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Soil Water

Water is held within the soil pores with varying degrees of tenacity, depending on the amount of water present, and the size of the pores.  Soil solution, which is very important as a medium for supplying nutrients to the plants, is made up of soil water and dissolved nutrients.

There are three basic forms of soil moisture:

1)  Hygroscopic:  A thin layer of moisture surrounds the soil particles; there is a    very strong attraction between the soil particles and the water molecules, and if the film of moisture is thin enough, the attraction can be so strong that the water is unavailable for plant use.

2)   Available or Capillary:  When the soil’s water content increases, the layer of moisture surrounding the soil particle thickens, and the attraction between soil and water decreases.  The outer layers will then flow to areas of thinner films, and the excess can be used by plants.

3) Gravitational:  If the water content becomes so great that the attraction from the soil can not overcome the pull of gravity, the water will move downward through the pore spaces.  This moisture is mostly not available to plants, as it will not remain in the root zone for any length of time.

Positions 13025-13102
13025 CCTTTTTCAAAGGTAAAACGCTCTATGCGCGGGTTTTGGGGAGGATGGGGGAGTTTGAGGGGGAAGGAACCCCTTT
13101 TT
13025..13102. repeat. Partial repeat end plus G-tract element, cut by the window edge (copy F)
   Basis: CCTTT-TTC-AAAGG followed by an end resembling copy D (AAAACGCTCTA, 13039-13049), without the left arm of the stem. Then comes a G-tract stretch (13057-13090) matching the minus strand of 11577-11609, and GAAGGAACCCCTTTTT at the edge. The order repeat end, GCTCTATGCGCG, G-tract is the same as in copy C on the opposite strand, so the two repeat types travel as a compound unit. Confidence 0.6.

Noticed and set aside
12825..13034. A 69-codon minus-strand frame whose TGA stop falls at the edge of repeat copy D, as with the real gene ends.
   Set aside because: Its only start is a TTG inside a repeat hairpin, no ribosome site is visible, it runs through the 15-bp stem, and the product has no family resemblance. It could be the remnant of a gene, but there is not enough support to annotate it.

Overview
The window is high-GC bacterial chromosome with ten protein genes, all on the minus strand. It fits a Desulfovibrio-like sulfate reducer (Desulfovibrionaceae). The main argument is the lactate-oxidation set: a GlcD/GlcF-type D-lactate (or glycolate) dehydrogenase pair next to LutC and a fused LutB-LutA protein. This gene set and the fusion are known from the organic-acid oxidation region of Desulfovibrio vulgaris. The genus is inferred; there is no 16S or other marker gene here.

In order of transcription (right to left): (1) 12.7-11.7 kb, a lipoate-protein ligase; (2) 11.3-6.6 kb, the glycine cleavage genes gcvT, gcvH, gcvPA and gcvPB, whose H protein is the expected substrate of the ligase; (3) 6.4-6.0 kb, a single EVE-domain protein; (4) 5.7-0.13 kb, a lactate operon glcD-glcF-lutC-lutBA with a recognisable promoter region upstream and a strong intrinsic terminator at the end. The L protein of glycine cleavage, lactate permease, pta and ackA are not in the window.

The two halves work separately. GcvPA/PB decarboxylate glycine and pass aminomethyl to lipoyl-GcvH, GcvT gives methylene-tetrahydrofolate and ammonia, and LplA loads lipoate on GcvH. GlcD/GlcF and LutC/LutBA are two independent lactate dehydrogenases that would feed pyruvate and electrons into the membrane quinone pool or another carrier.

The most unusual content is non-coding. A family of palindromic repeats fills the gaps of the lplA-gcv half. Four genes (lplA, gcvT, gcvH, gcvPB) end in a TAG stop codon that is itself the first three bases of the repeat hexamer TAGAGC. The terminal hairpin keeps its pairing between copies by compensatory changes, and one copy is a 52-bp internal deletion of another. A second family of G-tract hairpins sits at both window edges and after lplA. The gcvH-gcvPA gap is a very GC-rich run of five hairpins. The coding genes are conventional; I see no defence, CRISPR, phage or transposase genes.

Soil Air

Because of the irregular sizes and shapes of soil particles, spaces or pores develop between the mineral and organic matter particles.  These pores are occupied by water, micro-organisms, or air.  Optimally, the percentage of air should be 25% by volume. (C02) content is much higher, and Oxygen (02) much lower in soil then that of the atmosphere. In fact, CO2 in soil is often several hundred times higher that the .03% normally found in the atmosphere.

The volume and composition of soil air are determined by the water content of the soil.  Air is found in those pores not occupied by water.  After a rain or irrigation the large pores are the first to be emptied of soil water, (capillary action), followed by medium size pores as moisture evaporates or is used by plants.

This easily explains the tendency for soils with a high proportion of tiny pores to be poorly aerated.  In this type of soil, water dominates, and the air content is low, as is the rate of exchange of air into and out of the soil from the atmosphere. The result is excessive levels of CO2 and deficient levels of O2; conditions unsatisfactory for plant, root, and microbial growth.